Ben Williams and Syndee Winters join together to create Butterfly Black
New York City's The Jazz Gallery has long been an incubator for the youngest generation of jazz musicians. It was there that I met Ben Williams in 2007, upon his arrival in New York City at the age of 22, working as a sideman with pianist Gerald Clayton. Two years later, Ben won the prestigious Thelonious Monk International Jazz Competition and had his first concert as a bandleader at the Gallery a few days later. It has been a joy to witness his rise to being one of the most sought-after bassists. Ben, who currently resides in Los Angles, has teamed up with Syndee Winters, the Broadway stage singer, dancer and actor, who has performed in such defining productions as Hamilton, The Lion King, Pippin, Motown The Musical, and Jesus Christ Superstar. Together Ben and Syndee have teamed up to form an exciting new duo—Butterfly Black—that delivers upscale R&B and draws upon the legacy of iconic male-female soul duos, such as Ike & Tina Turner, Ashford & Simpson, René & Angela, and Peaches & Herb. They recently stopped by the WBGO Studios to talk about this new project.
Listen to our conversation, above.
Lezlie Harrison: I had a chance to see Butterfly Black back in January when we were sailing on the Blue Note at Sea Cruise. Tell me about the birth of Butterfly Black.
Ben Williams: We actually met about five years ago when I was doing a show with Keyon Harrold at the McKittrick hotel. The venue is inside in the same place where they do Sleep No More, an interactive theater space. At the time, Syndee was in Hamilton and a mutual friend of ours who I went to high school with at the Duke Ellington School of the Arts in D.C.—Tanairi Vazquez—was also a dancer in Hamilton. Tanairi brought Syndee to the show so our first meeting was very casual.
We stayed in touch over the years via social media and then came 2020. We all know that's when all the drama started. Like most artists, Syndee and I were at home because at that time the rug had been pulled up from under us. But we also had this sort of unprecedented amount of time that we had never had before which really afforded us the opportunity to collaborate. I had been checking out Syndee's music and her social media and she had been doing the same with my music. We started chatting via Instagram and we were like, “None of us as artists are doing anything…let's figure out a way to collaborate and maybe get together if possible.”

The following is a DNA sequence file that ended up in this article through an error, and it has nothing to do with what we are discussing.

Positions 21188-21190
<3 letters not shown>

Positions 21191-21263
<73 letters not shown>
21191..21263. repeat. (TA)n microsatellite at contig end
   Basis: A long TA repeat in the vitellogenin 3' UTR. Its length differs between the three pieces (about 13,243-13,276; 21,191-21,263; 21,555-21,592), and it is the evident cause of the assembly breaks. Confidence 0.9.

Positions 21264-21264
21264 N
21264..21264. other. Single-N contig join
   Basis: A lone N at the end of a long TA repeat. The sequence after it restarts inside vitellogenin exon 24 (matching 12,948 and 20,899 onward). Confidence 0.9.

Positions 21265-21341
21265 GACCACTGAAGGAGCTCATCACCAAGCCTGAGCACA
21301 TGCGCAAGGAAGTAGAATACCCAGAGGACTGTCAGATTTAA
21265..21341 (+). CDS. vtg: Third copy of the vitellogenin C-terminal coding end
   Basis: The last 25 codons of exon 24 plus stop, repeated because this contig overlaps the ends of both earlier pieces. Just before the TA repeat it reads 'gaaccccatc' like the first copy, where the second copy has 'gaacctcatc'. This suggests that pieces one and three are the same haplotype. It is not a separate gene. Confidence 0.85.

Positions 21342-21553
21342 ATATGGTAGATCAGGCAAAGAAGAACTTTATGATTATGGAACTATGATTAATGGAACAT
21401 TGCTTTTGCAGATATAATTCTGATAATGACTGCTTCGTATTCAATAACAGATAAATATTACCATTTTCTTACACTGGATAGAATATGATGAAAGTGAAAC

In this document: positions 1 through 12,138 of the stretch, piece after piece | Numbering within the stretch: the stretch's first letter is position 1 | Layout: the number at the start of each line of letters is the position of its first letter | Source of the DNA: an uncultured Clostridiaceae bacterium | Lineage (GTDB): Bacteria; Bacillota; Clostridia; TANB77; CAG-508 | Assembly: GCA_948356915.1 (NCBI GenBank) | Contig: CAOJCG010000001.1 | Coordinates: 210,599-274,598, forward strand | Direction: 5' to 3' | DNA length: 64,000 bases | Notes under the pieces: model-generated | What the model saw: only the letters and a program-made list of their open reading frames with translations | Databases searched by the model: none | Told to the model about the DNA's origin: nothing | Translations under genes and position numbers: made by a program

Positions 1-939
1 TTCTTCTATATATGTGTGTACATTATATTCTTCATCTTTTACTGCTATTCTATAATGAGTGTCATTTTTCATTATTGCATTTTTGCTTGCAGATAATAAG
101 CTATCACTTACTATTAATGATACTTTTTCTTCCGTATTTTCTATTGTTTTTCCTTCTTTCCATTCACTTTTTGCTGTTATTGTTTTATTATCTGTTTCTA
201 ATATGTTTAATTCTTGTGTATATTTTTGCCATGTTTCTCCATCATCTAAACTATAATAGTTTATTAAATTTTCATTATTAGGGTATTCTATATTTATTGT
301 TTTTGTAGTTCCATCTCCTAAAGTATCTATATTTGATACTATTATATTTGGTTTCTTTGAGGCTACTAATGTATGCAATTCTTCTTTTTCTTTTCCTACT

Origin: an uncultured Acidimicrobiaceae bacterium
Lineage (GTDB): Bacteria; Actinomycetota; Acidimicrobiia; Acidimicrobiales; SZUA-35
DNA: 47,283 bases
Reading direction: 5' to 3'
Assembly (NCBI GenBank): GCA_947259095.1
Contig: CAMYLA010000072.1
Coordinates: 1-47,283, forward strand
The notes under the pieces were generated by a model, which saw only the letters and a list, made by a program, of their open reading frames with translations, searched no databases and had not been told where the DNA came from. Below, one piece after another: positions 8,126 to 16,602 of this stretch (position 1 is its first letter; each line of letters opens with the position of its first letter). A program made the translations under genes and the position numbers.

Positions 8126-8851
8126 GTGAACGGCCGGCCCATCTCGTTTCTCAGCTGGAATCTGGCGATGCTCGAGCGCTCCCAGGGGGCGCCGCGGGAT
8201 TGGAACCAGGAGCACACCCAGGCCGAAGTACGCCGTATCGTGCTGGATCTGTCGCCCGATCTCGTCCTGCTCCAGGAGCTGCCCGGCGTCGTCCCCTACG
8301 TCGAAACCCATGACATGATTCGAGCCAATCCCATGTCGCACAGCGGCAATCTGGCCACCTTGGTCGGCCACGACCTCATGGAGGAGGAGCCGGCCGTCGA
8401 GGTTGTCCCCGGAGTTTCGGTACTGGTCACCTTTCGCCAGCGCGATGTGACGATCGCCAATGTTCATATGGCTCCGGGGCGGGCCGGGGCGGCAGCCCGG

In 2020 getting together was a big deal, being in the same room with somebody. We finally had an opportunity to link up in New York where we both were at the time. I was doing a lot of writing during that downtime and creating a lot of production that wasn't really so much jazz focused, but more in the R&B pop genres. Collaborating with her sort of fit where I was creatively at the time.
When we got together, we started writing right away. It was like instantaneous chemistry. I had some ideas that I already had sort of prepped for her and she came by and listened to some of the tracks I put together and she was like, “Okay, I got something,” and we're only a couple of minutes into it. We just pressed “record” and started going for it. A lot of that music that we made during that first hour of getting together is some of the music that we're releasing right now. It was pretty instantaneous on the creative tip.
This is still at the point in COVID where we couldn't pull the band together. The only thing we could really do together was play a few virtual shows, very small productions, just doing duets. We really got to hear how our voices sounded together and to blend. It felt pretty effortless like when you're singing with somebody and they understand your phrasing and know what you're going to sing before you do it.
It just got deeper and deeper and we were just piling a lot of music, a lot of songs. We got to the point where it just sort of felt like it was more than me being the producer and her being an artist. It started to feel like a group, like a real collaborative effort. And that’s how Butterfly Black was born.
I actually saw during the pandemic a video of the two of you, and I was like, “Okay, now I see what you were up to” because everyone was out doing whatever they could to keep this music going and keep our spirits alive. Syndee, you seem like you showed up at that first gathering prepared with the songs in hand. Tell me about your first day collaborating with Ben on the birth of Butterfly Black.